2. Importance of Library Instruction Students at universities are required to do research papers, no matter the major. English, World Civ./History, sometimes Science courses. Faculty-Librarian collaboration can be an elegant solutionto develop these academic skills. (Hollister, 2008) Skills which teachers find lacking in students, much to their frustration. Increased use of the Internet does not mean increased information literacy. (Stowe, 2011) Actually less.
3. Library Instruction Currently Repeated constantly throughout course of study . Usually 45-75 minute sessions, once or twice per class (Stowe, 2011, 85). Faculty seems to prefer one session per class (Hollister, 2008) Some would rather not even involve the library as it takes time away from instruction. Partial coverage Not mandatory Faculty choice to implement (Hollister, 2008) In one ear, out the other syndrome Retention is minimal with one session. (Callison, 2001) Course-relatedness does not convey necessity (Callison, 2001)
4. Ways to Implement Further Integration Make part of curriculum classes that are mandatory at the university. (Callison, 2001) Especially useful for required classes like World History (Hollister, 2008) and basic English classes. Examples in successful practice Long Island University and the Brooklyn Campus Library (Stowe, 2011) Class-integration of library instruction for English classes Albany Medical College (Geyer & Irish, 2008) Web-based self-directed learning, building on past comprehension throughout
5. Ways to Implement Further Integration Work with faculty to tailor classes for more in-depth learning of library resources. Outside meetings with faculty to determine class needs and best ways to instruct Learn faculty preferences and adjust accordingly Creation of products like web guides customized with faculty. (Hollister, 2008) Collaborate with teachers to best suit classes. Example in successful practice University at Buffalo (Hollister, 2008) Librarian outreach to create a partnership Adjusted each semester to suit needs of departments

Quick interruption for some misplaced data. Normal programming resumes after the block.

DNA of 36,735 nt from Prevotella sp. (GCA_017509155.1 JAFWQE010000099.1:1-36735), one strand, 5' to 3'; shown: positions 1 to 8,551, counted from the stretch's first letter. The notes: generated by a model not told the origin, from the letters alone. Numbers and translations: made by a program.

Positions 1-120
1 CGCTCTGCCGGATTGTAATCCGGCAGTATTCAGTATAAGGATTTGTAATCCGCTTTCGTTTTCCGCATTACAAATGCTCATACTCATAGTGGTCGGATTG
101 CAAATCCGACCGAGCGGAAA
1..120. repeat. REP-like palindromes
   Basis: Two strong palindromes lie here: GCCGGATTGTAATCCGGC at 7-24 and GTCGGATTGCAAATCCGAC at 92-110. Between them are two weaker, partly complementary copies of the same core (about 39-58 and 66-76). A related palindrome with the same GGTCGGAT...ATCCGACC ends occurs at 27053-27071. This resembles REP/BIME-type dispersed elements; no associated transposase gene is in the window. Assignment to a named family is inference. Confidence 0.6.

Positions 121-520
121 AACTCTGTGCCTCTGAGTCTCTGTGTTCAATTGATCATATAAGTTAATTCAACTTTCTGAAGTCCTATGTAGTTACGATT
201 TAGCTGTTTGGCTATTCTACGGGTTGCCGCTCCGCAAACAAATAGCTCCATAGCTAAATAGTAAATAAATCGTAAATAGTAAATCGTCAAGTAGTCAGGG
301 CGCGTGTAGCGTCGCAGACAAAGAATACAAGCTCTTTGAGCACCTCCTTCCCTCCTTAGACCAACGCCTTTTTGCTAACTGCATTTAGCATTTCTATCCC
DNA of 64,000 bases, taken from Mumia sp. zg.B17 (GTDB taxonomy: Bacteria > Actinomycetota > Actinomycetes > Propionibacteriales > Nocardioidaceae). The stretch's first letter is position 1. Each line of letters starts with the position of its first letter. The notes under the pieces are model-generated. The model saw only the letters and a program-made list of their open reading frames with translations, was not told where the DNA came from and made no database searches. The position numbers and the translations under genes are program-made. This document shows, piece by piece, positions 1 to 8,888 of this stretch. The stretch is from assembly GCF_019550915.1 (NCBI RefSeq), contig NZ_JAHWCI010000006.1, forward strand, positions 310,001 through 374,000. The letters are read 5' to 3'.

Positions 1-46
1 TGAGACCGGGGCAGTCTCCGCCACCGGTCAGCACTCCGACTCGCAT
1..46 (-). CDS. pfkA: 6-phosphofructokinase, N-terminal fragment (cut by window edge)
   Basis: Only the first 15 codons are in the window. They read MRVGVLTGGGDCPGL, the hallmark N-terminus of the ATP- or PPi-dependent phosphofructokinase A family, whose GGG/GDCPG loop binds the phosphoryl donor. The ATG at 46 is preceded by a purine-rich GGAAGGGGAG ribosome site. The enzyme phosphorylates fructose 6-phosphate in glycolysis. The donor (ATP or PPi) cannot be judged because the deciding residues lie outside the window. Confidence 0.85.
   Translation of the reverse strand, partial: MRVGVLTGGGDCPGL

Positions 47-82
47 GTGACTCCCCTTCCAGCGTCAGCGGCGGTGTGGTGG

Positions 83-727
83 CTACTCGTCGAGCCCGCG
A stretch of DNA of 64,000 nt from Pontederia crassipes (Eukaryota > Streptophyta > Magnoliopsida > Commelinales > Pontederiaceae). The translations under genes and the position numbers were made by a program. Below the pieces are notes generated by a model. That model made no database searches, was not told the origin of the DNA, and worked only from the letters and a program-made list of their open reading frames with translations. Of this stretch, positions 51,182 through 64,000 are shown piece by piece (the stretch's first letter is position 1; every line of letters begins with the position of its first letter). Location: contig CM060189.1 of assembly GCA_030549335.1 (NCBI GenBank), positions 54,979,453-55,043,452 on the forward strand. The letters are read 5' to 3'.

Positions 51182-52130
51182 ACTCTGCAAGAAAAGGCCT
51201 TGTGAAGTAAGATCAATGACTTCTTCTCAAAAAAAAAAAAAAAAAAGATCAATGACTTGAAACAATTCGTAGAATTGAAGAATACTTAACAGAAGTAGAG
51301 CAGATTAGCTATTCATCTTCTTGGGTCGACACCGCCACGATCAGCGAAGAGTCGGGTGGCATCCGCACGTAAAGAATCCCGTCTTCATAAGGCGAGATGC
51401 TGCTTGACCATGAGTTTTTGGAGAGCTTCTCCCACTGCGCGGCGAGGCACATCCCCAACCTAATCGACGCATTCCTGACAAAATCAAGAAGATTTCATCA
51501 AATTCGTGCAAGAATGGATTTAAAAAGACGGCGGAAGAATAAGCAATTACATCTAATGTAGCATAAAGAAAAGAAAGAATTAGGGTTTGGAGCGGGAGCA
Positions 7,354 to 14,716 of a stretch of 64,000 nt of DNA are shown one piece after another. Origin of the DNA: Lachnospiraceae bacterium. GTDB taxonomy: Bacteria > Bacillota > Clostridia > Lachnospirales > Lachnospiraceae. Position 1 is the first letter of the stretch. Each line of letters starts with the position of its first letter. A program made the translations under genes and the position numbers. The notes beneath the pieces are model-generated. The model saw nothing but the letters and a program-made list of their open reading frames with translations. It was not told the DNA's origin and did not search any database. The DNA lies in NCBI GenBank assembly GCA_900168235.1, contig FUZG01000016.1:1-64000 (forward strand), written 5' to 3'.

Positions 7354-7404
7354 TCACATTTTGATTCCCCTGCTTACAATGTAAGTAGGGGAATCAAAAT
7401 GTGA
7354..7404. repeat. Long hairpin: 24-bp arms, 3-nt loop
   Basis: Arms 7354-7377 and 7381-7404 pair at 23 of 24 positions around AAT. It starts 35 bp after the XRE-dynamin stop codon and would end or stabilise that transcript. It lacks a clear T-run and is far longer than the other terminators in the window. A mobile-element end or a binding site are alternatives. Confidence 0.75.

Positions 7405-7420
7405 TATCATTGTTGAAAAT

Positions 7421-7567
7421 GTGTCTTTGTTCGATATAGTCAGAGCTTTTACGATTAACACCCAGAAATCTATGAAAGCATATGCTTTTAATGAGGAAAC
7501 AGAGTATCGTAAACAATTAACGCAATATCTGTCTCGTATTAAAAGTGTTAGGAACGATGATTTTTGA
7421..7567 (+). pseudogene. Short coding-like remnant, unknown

6. Ways to Implement Further Integration Create online tutorials to compliment classes or replace entirely (Gilbert et al, 2006) Takes less time and money to do. Also can be openly available and hold attention better. (Callison, 2001) Example in successful practice San Jose State University and the King Library (Gilbert et al., 2006) Online tutorials to assist students
7. Ways to Implement Further Integration Embed librarians within a course, an academic department or college structure (Jacobs, 2010). Librarians assigned to work in tandem. Offer office hours and appointments for one-on-one consultations with students and faculty. (Hollister, 2008) Example in successful practice University of Alabama (Keever & Raymond, 1976) Personalized learning (4 units) and librarian/teacher instruction (7 sessions)
8. Benefits from Further Integration Student results Better understanding of resources, citations and plagiarism (Stowe, 2011) More access to librarians and familiarity with reference services (Jacobs, 2010) Library results Better communication with faculty and students to help with assignments (Jacobs, 2010) Better understanding of what is needed to be added to librarys collection (Jacobs, 2010) Faculty results Less frustration over students lacking research skills for papers (Hollister, 2008)
9. Sources 1. Stowe, B. (2011). I cant find anything Towards establishing a continuum in curriculum -integrated library instruction. Reference Services Review, 39(1), 81-97. 2. Gilbert, L. M., Liu, M., Matoush, T, & Whitlatch J. B. (2006). Assessing Digital Reference and Online Instructional Services in an Integrated Public University Library. The Reference Librarian, 95/96, 149- 172. 3. Jacobs, W. N. (2010). Embedded Librarianship is a Winning Proposition. Education Libraries, 33(2), 3-10. 4. Keever, E. H. & Raymond J. C. (1976). Integrated Library Instruction on the University Campus: Experiment at the University of Alabama. The Journal of Academic Librarianship, 2(4), 185-187. 5. Geyer, E. M. & Irish, D. E. (2008). Isolated to Integrated: An Evolving Medical Informatics Curriculum. Medical Reference Services Quarterly, 27(4), 451-461. 6. Hollister, C. V. (2008). Meeting Them Where They Are: Library Instruction for Todays Students in the World Civilizations Course. Public Service Quarterly, 4(1), 15-27. 7. Callison, D. (2001). Integrated Instruction. School Library Media Activities Monthly, 17(5), 33-39.